The transverse member 62 is preferably a generally cylindrical pin 62 which fits through generally circular apertures 78 near the upper ends of the respective links. The ejection means 24 preferably extends through generally circular apertures80 at the lower ends of the respective links 70. The connector member or bail 72 is preferably of generally rectangular shape, having a rear transverse portion 82, a pair of opposite side portions 84 extending forwardly of the rear portion, and a pairof forward transverse portions 86 extending inwardly at the forward ends of the respective side portions 84. To guide the bail 72 as it travels, guide slots 88 are formed in the sidewalls 42 of the frame 14 and the rear portion 82 of the bail 72 extendsthrough the slots 88. The rear end 74 of the spring 28 is connected to the bail 72 at a detent 90 formed in the rear portion 82 of the bail 72.
The buckle 10 is shown in FIG. 3 with the pawl 18 in open position for receiving the tongue plate 12. In the open position, the ejection member 24 is located below and slightly forward of the transverse member 62 with its opposite ends 63abutting respective rearward facing surfaces 106 (FIG. 3) at the bottom of the push button 22. In this position, the tension on the spring 28 acts through the bail 72 to urge the links 70 forwardly. The transverse member 62 is constrained againstforward movement by the detent means 64 formed in the sidewalls 42 of the frame 14. Thus, the force exerted on the links 70 by the bail 72 tends to pivot the links 70 in a counterclockwise direction, urging the ejection member 24 forward. Theengagement between the ends 63 of the ejection member and the surfaces 106 on the push button 22 transmits the spring force to the push button 22 to bias it toward its outer position.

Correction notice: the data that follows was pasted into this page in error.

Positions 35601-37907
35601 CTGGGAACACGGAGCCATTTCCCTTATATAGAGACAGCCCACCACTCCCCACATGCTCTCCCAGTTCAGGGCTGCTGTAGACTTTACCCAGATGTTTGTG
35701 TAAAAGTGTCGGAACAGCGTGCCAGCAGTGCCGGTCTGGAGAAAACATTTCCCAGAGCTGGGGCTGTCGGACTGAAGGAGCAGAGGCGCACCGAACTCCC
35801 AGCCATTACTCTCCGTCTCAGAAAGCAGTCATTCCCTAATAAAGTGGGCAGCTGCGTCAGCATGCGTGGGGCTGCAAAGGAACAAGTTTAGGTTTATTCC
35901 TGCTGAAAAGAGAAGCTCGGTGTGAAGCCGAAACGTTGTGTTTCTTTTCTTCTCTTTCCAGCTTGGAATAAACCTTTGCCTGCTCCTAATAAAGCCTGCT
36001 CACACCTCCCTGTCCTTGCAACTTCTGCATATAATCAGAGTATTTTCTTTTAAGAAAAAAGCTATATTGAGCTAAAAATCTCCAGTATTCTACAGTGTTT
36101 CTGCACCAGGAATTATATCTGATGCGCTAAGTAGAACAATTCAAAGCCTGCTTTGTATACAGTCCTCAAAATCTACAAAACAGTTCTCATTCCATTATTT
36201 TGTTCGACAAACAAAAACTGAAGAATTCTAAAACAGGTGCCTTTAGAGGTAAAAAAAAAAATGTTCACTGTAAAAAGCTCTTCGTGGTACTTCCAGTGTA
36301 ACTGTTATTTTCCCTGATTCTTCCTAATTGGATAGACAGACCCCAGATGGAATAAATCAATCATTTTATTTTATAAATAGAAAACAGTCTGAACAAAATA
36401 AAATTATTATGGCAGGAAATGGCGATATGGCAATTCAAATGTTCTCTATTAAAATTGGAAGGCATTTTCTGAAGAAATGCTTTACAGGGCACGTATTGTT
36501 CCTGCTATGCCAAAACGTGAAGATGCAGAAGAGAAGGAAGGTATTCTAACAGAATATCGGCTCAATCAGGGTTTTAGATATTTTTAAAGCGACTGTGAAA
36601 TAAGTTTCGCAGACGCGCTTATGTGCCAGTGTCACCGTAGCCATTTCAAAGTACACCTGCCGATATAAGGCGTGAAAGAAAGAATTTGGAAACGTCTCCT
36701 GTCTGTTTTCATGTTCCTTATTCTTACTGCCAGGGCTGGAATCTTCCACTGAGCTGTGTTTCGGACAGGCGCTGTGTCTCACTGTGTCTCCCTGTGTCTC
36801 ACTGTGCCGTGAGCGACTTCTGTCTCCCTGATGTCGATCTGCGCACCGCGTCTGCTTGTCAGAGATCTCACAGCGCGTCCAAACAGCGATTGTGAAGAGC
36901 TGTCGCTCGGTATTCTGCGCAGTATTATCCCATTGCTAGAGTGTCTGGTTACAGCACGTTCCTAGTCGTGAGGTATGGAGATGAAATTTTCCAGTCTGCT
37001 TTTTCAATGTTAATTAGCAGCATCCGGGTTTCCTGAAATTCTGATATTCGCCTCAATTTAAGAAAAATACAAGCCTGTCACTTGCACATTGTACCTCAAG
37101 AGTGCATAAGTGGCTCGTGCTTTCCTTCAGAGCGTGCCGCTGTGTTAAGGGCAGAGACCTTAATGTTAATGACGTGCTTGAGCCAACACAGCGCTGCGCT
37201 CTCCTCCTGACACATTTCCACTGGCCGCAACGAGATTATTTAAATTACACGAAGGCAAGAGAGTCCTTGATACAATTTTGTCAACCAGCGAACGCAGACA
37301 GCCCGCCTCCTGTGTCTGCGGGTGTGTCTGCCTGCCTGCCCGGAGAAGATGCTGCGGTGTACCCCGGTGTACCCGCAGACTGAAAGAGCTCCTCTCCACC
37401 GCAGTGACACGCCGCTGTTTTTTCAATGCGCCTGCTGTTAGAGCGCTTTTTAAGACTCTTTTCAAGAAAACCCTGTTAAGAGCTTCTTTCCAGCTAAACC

The push button 22 herein preferably has a front wall 92 which is generally smooth and attractive for engagement by the fingers of the user, a pair of sidewalls 94 extending rearwardly therefrom, and a camming structure 96 for engagement with thebuckle pawl 18 as described in further detail below. Each of the sidewalls 94 has an inwardly extending lug 98 formed on it to engage an elongated slot 100 in an adjacent sidewall 42 of the buckle frame 14. Additionally, each of the sidewalls 94 has acamming surface 102 formed on its inner surface for engaging the transverse member 62 as also described below.
The illustrated push button is of two-piece plastic construction. A top wall or cap 103 is attached behind the front wall 92 of the push button 22. The cap 103 includes a pair of integral snap fastener hooks 103A which engage downwardly facingrecesses 104 on brackets 105 formed rearwardly of the front wall 92 of the push button 22.
In the position illustrated in FIG. 3, the rearward, inwardly extending lugs 98 on the push button 22 are at the forward ends of their respective associated slots 100 in the sidewalls 42 of the frame 14. Also, the rearward transverse portion 82of the bail 72 is at or near the forward ends of the slots 88 through which it passes.